System Administration Guide: IP Services

ProcedureHow to Add a Physical Interface After Installation in Solaris 10 3/05 ONLY

Before You Begin

Determine the IPv4 addresses that you want to use for the additional interfaces.

The physical interface to be configured must be present on the system. For information on installing separately purchased NIC hardware, refer to the manufacturers instructions that accompany the NIC.

The next procedure assumes that you have performed a reconfiguration boot after physically installing a new interface.

Note –

The next procedure contains applies to users of the Solaris 10 3/05 OS only. If you are using an update to Oracle Solaris 10, refer to How to Configure a Physical Interface After System Installation.

  1. On the system with the interfaces to be configured, assume the Primary Administrator role or become superuser.

    The Primary Administrator role includes the Primary Administrator profile. To create the role and assign the role to a user, see Chapter 2, Working With the Solaris Management Console (Tasks), in System Administration Guide: Basic Administration.

  2. Configure and plumb each interface.

    # ifconfig interface plumb up

    For example, for qfe0 you would type:

    # ifconfig qfe0 plumb up

    Note –

    Interfaces that are explicitly configured with the ifconfig command do not persist across a reboot.

  3. Assign an IPv4 address and netmask to the interface.

    # ifconfig interface IPv4-address netmask+netmask

    For example, for qfe0 you would type:

    # ifconfig qfe0 netmask +
  4. Verify that the newly configured interfaces are plumbed and configured, or “UP.”

    # ifconfig -a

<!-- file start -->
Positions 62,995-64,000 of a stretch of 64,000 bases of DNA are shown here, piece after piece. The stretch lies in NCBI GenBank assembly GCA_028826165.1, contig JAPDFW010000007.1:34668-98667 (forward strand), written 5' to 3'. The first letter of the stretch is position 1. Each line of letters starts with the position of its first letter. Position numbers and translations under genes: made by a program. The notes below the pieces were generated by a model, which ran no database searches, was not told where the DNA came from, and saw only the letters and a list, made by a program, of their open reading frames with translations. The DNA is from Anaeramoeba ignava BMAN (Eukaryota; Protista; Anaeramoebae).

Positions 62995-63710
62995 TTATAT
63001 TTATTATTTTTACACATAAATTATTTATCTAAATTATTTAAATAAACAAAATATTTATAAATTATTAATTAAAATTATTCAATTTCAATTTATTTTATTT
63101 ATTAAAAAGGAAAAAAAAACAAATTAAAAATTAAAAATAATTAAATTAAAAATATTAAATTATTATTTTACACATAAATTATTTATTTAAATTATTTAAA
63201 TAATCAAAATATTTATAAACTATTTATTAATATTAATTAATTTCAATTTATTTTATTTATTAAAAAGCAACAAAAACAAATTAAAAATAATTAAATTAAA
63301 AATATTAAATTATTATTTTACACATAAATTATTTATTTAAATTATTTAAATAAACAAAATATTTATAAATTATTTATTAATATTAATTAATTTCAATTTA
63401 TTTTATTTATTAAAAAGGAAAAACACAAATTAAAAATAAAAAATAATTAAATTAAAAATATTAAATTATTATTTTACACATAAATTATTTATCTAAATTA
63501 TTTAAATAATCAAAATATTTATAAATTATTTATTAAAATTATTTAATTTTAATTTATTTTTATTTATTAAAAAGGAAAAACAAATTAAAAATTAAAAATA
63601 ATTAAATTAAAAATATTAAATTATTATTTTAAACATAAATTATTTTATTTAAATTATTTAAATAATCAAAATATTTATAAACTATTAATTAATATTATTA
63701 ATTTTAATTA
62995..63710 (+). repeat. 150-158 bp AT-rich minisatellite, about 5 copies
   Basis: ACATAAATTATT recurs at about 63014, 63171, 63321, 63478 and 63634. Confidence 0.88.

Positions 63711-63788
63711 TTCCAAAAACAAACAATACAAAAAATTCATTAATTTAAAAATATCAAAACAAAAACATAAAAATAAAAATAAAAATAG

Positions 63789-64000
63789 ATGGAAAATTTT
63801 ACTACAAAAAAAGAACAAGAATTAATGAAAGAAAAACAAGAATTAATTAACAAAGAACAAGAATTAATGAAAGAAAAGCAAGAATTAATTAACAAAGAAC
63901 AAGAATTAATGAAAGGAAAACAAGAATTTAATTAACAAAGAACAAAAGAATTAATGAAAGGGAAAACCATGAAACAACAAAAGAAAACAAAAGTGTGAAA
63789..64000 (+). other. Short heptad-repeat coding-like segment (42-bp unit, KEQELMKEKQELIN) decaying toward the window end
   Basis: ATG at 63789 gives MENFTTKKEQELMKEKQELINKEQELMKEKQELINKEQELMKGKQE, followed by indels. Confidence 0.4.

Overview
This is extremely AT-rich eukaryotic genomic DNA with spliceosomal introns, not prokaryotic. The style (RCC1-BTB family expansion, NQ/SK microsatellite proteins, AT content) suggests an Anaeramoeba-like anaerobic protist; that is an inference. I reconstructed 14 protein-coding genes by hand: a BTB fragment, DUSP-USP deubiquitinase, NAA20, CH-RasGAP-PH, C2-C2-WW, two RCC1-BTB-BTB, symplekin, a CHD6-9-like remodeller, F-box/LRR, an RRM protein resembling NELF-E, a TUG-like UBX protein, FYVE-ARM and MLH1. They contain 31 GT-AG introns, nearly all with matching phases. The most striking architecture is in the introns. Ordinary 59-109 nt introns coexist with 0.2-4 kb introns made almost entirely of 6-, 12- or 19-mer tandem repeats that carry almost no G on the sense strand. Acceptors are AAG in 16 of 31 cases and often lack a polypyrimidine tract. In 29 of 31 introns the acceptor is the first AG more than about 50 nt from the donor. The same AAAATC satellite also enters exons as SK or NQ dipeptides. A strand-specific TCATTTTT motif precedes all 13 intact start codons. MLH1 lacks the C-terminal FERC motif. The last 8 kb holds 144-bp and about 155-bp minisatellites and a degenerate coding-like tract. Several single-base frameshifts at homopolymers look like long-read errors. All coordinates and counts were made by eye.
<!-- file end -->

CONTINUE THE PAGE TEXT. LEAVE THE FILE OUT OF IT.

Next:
Check the status line for each interface that is displayed. Ensure that the output contains an UP flag on the status line, for example:

    qfe0: flags=1000843 <UP,BROADCAST,RUNNING,MULTICAST,IPv4> mtu 1500 index 2
  5. (Optional) To make the interface configuration persist across reboots, perform the following steps:

    1. Create an /etc/hostname.interface file for each interface to be configured.

      For example, to add a qfe0 interface, you would create the following file:

      # vi /etc/hostname.qfe0
    2. Edit the /etc/hostname.interface file.

      At a minimum, add the IPv4 address of the interface to the file. You can also add a netmask and other configuration information to the file.

      Note –

      To add an IPv6 address to an interface, refer to Modifying an IPv6 Interface Configuration for Hosts and Servers

    3. Add entries for the new interfaces into the /etc/inet/hosts file.

    4. Perform a reconfiguration boot.

      # reboot -- -r
    5. Verify that the interface you created in the /etc/hostname.interface file has been configured.

      # ifconfig -a

Example 5–10 Configuring an Interface After System Installation

The following example shows how to add two interfaces, qfe0 and qfe1. These interfaces are attached to the same network as the primary network interface, hme0. Note that this interface configuration exists until you reboot the system. For an example that shows how to make interface configurations persist across reboots, see Example 6–2. However, the dladm command that is used in that example is only available starting with the Solaris 10 1/06 OS.

# ifconfig qfe0 plumb up
# ifconfig qfe1 plumb up
# ifconfig qfe0 netmask
# ifconfig qfe1 netmask

# ifconfig -a
lo0: flags=1000849 <UP,LOOPBACK,RUNNING,MULTICAST,IPv4> mtu 8232 index 1
        inet netmask ff000000 
hme0: flags=1000843 <UP,BROADCAST,RUNNING,MULTICAST,IPv4> mtu 1500 index 2
        inet netmask ff000000 broadcast
        ether 8:0:20:c1:8b:c3 
qfe0: flags=1000843 <UP,BROADCAST,RUNNING,MULTICAST,IPv4> mtu 1500 index 3
        inet netmask ff000000 broadcast
        ether 8:0:20:c8:f4:1d 
qfe1: flags=1000843 <UP,BROADCAST,RUNNING,MULTICAST,IPv4> mtu 1500 index 4
        inet netmask ff000000 broadcast
        ether 8:0:20:c8:f4:1e 

See Also